Diophantine (http://github.com/tclose/Diophantine) is a Python package for finding small (integer) solutions of systems of diophantine equations (see http://en.wikipedia.org/wiki/Diophantine_equation). It is based on PHP code by Keith Matthews (see www.number-theory.org) that implements the algorithm described in https://github.com/tclose/Diophantine/blob/master/algorithm.pdf (see http://www.numbertheory.org/lll.html for a list of associated publications), which uses the LLL algorithm to calculate the Hermite-normal-form described in the paper:
Extended gcd and Hermite normal form algorithms via lattice basis reduction, G. Havas, B.S. Majewski, K.R. Matthews, Experimental Mathematics, Vol 7 (1998) 125-136
(please cite this paper if you use this code in a scientific publication)
There are two branches of this code in the GitHub repository (see https://github.com/tclose/Diophantine.git), ‘master’, which uses the sympy library and therefore uses arbitrarily long integer representations, and ‘numpy’, which uses the numpy library, which is faster but can suffer from integer overflow errors despite using int64 representations
To find small solutions to a system of diophantine equations, A x = b, where A is a M x N matrix of coefficents, b is a M x 1 vector and x is the N x 1 vector, use the ‘solve’ method in the module, e.g.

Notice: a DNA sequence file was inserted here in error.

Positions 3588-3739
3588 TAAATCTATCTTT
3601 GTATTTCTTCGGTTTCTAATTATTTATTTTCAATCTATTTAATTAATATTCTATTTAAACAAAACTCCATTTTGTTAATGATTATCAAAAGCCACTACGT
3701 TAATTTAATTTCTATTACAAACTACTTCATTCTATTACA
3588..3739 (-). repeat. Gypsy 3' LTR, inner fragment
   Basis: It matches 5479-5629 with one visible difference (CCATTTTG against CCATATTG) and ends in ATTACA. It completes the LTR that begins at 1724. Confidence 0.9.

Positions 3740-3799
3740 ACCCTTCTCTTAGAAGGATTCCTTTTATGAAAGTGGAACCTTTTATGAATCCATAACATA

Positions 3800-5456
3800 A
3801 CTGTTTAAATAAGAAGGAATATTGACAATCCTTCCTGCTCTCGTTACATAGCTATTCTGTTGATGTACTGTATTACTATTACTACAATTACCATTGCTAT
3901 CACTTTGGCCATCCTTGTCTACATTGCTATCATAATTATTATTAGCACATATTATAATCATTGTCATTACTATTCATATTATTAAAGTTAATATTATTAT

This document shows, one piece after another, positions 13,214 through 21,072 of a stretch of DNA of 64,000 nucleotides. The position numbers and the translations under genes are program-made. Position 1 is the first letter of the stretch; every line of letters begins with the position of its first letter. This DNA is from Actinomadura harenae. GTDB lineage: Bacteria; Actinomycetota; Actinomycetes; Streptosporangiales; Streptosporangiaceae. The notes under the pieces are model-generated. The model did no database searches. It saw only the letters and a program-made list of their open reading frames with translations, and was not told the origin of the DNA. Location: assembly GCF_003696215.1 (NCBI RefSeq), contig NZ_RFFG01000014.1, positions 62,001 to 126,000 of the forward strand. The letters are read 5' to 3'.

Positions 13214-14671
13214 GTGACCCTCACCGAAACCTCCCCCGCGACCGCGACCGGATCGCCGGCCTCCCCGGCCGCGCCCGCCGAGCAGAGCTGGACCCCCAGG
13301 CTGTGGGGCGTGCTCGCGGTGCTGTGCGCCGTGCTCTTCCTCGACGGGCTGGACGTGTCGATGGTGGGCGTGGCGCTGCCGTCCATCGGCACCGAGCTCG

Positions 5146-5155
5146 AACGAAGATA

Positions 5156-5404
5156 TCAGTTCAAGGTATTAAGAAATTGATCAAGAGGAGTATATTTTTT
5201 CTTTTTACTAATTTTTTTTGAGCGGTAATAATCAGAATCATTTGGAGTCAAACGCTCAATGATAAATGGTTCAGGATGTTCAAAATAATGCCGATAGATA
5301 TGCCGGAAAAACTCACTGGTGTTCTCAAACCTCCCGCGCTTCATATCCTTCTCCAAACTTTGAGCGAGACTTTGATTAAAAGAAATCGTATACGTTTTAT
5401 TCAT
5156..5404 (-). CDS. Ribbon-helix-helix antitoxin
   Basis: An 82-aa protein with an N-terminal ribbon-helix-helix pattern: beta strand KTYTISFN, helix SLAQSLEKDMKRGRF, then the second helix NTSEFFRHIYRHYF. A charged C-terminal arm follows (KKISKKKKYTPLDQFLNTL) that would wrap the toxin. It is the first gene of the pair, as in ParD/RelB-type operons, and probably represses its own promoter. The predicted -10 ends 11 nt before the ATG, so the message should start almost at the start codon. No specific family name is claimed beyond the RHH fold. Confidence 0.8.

>>> from sympy import Matrix >>> from diophantine import solve >>> A = Matrix([[1, 0, 0, 2], [0, 2, 3, 5], [2, 0, 3, 1], [-6, -1, 0, 2], [0, 1, 1, 1], [-1, 2, 0,1], [-1, -2, 1, 0]]).T >>> b = Matrix([1, 1, 1, 1]) >>> solve(A, b) [Matrix([ [-1], [ 1], [ 0], [ 0], [-1], [-1], [-1]])]
The returned solution vector will tend to be one with the smallest norms. If multiple solutions with the same norm are found they will all be returned. If there are no solutions the empty list will be returned.
Diophantine is released under the MIT Licence (see Licence for details)
Author: Thomas G. Close (firstname.lastname@example.org)
TODO: Figure out how to actually get changelog content.
Changelog content for this version goes here.